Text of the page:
Monday, February 22, 2010

Saul Bellow


Saul Bellow

This might not be the book to pick up if you are feeling a bit down right now. It took me a really long time to finish these 354 pages. Although there are gold leaves dripping all over the place I felt quite drained. But what about picking up on some of the gold leaves and remember the book by these;

Professor Herzog had the unconscious frankness of a man deeply preoccupied.

He went on taking stock, lying face down on the sofa. Was he a clever man or and idiot? Well he could not at this time claim to be clever.

But his sexual powers had been damaged by Madeleine. And without the ability to attract women, how was he to recover?

A scandal was after all a sort of service to the community.

Looking for happiness - ought to be prepared for bad results.

I´m not even greatly impressed with my own tortured heart. It begins to seem another waste of time.

People greatly respected in their generation often turn out to be dangerous lunatics.

...How paradoxical it is that a man who uses heroin may get a 20-year sentence for what he does to himself.

Invariably the most dangerous people seek the power.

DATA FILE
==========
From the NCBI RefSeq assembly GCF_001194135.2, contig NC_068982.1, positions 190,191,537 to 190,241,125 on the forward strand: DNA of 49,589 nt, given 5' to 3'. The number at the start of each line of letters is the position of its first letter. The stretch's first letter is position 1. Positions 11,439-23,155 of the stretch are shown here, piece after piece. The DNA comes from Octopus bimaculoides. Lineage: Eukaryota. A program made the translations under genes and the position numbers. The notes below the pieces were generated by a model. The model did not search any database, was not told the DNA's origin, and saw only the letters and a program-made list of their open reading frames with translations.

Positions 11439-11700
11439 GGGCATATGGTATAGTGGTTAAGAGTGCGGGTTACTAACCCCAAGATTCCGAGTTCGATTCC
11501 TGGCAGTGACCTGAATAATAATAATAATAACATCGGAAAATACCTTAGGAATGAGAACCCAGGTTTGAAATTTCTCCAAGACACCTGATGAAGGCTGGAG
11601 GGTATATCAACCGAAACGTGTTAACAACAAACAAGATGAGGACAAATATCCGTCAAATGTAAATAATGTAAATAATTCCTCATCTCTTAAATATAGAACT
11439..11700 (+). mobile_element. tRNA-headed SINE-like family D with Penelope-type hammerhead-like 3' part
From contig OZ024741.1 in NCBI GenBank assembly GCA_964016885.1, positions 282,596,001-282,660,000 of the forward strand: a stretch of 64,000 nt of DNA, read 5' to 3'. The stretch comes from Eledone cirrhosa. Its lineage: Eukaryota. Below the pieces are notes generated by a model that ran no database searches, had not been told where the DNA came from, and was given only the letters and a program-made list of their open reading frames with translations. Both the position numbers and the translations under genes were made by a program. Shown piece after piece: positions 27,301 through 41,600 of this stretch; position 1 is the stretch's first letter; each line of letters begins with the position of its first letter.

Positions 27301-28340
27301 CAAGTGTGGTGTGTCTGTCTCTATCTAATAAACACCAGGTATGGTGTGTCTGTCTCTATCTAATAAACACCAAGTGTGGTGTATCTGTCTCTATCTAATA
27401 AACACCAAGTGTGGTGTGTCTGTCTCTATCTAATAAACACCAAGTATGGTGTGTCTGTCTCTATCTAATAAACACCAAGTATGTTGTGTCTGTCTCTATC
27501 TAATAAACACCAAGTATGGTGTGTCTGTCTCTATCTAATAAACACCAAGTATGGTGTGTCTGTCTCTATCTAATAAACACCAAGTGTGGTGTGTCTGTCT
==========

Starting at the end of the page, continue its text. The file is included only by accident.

I understand that Madeleine´s ambition was to take my place in the learned world. To overcome me... as queen of the intellectuals, the castiron bluestocking. And your friend Herzog writing under this sharp elegant heel.

I look at myself and see chest, thighs, feet - a head. This strange organization I know it will die. And inside - something, something, happiness...."Thou movest me."

"Herzog" was published in 1964, and one of the timely subjects it describes is how men "were" really frightened by the power Women suddenly had in the "learned world". Herzog (former Professor) had been deceived and trampled on and goes completely under. He writes awkward opinionated letters to all whom he knows, living or dead.
I actually thought he was going to fade away by the end. His humiliation is crumbling him and not one of his moves seem to make his situation better. Frustrating, to follow this character through his downfall, but you still can´t help but to take short breaks to indulge the sentences and feel slightly richer by it all as well.

Saul Bellow received the Nobel Prize in Literature in 1976;

"For the human understanding and subtle analysis of contemporary culture
 that are combined in his work"

Champagne breeze: Herta Muller

Champagne breeze: Herta Muller